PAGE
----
Maybe one of your goals is to change career paths, advance your career or pick-up a side hustle. Aside from drive and motivation you’ll likely need new skills to qualify for a position or feel comfortable transitioning. In this technology and information age, you can find almost anything online. There are blogs with step-by-step instructions, you-tube tutorials to watch, informative podcasts, free classes through different online institutions or consortiums and more, often for FREE!
I’ve jumped career tracks numerous times and have had to build skills each time. I feel lucky that I’m not afraid of change and very seldom fear failure which enables me to dive feet first into a new job, task or project without a second thought. I think back of when I was in college and my first positions outside of school – to find new skills you basically had to attend a training in a brick and mortar building. Now, you can gain skills, learn, read or listen to educational materials online. Despite the online availability of this information and training, it can be an overwhelming concept and process.
The best time for me to learn is when I need to apply a new skill. I often read and research topics, but starting a specific project or task that requires a skill I don’t have is when I learn the best. I was a business major and have worked in the technology and finance industries, family programs that assist military families and most recently, marketing. I transitioned to marketing to allow me to be location independent – my boss allowed me to work remotely when my husband and I moved to Europe for a couple of years. Although I had a few marketing classes in college, I’ve never studied graphic design, which was going to be a large part of my job. I literally, flew overseas, moved into our apartment, received a Mac laptop and had to start creating flyers, banners, social media graphics, and more.
Not only had I never used any graphic design software, I also had only used a Mac one time (and the only thing I remembered was there was no left and right mouse button). It was a little overwhelming, but after a few days of tutorials (hours each day) until I was able to get started using a couple of the different software programs, I was able to get started. After I gained basic skills I then started doing tutorials for specific design aspects (how to auto-wrap text, place images, modify images, use colors, and other design elements, etc.). I continue to learn today and often use tutorials to help me when I don’t know how to do something.
I’m a strong believer that you can do anything you set your mind to and it doesn’t have to cost an arm and a leg to learn. You have to have a goal (idea of what you want to learn in what period of time) and a plan. Here are a list of free online resources you can use to build new skills:
- Youtube (youtube.com): You can find tutorials for almost anything online: wood working, painting, using Adobe Photoshop, applying make-up, using Excel, etc. I’ve used youtube to learn design software (Adobe Photoshop, Illustrator, InDesign), create Excel dashboards, learn a make-up technique, paint kitchen cabinets, etc. I use youtube at least weekly.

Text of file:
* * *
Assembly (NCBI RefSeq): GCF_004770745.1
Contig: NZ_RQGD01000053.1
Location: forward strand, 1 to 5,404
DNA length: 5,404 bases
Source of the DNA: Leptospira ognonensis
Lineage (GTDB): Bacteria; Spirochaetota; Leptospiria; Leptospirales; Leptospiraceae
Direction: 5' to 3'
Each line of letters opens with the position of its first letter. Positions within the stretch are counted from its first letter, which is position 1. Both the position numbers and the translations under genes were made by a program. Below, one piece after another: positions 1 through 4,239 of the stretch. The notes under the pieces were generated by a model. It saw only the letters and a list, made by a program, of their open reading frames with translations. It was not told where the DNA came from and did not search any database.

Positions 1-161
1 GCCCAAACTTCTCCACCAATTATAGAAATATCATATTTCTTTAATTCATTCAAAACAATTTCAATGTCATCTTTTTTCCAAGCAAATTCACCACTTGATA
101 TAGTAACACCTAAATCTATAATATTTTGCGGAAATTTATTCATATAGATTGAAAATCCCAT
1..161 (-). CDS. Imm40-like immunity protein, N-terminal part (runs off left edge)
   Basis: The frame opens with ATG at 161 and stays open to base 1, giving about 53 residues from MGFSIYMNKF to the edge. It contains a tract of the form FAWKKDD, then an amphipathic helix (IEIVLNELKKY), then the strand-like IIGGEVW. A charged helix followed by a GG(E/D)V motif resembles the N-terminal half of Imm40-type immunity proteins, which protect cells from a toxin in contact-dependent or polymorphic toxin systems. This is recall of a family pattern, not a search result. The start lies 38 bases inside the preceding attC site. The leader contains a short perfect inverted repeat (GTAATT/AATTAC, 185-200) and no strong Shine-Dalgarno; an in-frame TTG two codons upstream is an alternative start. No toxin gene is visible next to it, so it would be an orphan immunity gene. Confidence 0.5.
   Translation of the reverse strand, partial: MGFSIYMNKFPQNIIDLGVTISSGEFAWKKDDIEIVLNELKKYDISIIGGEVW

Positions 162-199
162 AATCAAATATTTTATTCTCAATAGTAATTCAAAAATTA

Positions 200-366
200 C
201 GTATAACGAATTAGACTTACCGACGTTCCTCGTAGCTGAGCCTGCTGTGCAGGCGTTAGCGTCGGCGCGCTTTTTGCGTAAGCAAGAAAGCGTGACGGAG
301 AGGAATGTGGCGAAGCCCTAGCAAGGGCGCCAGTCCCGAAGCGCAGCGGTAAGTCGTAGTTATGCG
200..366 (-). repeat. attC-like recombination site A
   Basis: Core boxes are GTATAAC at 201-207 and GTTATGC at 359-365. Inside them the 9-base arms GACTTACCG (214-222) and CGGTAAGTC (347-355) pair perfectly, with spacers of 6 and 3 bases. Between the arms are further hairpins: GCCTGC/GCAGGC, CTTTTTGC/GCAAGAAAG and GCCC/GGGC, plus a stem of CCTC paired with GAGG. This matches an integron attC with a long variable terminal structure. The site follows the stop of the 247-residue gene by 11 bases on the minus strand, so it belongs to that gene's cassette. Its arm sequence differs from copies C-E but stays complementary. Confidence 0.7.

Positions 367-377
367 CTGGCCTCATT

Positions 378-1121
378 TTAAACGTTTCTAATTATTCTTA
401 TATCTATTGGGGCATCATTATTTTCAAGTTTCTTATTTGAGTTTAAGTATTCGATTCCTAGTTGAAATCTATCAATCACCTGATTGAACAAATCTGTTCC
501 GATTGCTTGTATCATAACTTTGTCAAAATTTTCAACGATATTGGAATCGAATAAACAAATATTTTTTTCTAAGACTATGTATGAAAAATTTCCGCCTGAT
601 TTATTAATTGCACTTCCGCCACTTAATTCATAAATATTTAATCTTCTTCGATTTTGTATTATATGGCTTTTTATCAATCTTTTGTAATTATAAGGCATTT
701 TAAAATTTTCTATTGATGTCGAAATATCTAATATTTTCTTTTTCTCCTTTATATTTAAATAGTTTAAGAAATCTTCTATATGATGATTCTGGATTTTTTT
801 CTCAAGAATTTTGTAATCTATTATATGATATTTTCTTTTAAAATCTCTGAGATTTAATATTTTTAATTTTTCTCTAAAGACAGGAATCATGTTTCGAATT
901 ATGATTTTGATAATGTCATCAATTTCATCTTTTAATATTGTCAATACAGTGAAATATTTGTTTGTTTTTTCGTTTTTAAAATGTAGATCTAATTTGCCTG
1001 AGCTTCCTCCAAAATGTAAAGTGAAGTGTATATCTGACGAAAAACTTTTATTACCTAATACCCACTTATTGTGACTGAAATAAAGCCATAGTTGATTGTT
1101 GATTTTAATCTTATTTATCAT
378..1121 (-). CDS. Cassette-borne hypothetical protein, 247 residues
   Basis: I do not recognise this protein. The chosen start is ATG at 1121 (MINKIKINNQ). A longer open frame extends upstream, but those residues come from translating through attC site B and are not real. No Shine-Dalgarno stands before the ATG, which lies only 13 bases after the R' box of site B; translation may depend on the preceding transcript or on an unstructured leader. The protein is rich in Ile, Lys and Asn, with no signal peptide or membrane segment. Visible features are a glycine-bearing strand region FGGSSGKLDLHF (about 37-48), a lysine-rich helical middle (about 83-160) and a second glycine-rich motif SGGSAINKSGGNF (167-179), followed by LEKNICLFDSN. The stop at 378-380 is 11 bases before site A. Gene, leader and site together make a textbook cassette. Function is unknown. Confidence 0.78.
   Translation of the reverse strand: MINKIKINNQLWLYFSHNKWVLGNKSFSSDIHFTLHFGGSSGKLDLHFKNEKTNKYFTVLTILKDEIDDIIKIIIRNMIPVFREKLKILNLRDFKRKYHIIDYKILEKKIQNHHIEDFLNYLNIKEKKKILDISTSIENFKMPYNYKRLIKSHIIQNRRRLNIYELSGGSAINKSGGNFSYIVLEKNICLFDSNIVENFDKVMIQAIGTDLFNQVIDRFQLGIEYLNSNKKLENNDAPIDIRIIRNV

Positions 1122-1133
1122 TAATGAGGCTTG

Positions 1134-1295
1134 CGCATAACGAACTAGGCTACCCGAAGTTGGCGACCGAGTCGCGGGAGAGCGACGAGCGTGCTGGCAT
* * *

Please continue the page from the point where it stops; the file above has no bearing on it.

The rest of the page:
- Lynda (lynda.com): Offers training on a variety of topics (leadership, organization, communication, Microsoft Office products, Adobe Creative Suite, and much more. They charge a small monthly fee, but have a free trial you can use. Lynda is another service I used specifically to learn the Adobe Creative Suite and website management. My company paid for this, but I’d be willing to pay out of pocket for a specific amount of time, if needed. These courses are comprised of small segments that focus on a specific topic. Very easy to follow along, pause and restart, as well as focus on the specific skills you need.
- Ted Talks (https://www.ted.com/talks) offers you over 2300 video talks led by experts in various a variety of fields. These talks can be educational and very inspiring. If you haven’t hear of Ted or listened to any Ted Talks, I’d highly recommend you do. Guaranteed, you’ll find something of interest and more than likely find inspiration.
Have you heard of MOOCs (Massive Open Online Courses)? They are courses or a course of study available online for free (or steeply discounted).
- Coursera (https://www.coursera.org/) and edX (https://www.edx.org): Both sites offer courses and specializations (set of courses geared toward a specific topic or skill) for free (and for a small fee, you can get an actual certificate of completion). The courses are taught by various universities (including international universities, Ivy League and many notable universities) and have a variety of topics. I’ve taken a couple of courses (business-related) and it was like taking a class toward a degree. There were video lectures, reading lessons, homework, projects and discussions. In addition to furthering your knowledge, this could be an alternative to someone who cannot afford to attend a traditional university.
- There are universities (Ivy League, included!) that offer free and discounted online courses. If you google universities with free online courses the search will return many options. For example, Harvard (that’s right, Harvard!) offers free courses: https://www.extension.harvard.edu/open-learning-initiative.
By no means is this an exhaustive list of free educational online resources, but hopefully allows you to see that you do not need very much money to learn and build skills. I encourage you to check out these resources and continue to look online. The world is your oyster and all of these resources can help you pursue your goals.
What free (or cheap) resources have you used to build new skills or learn a new career?
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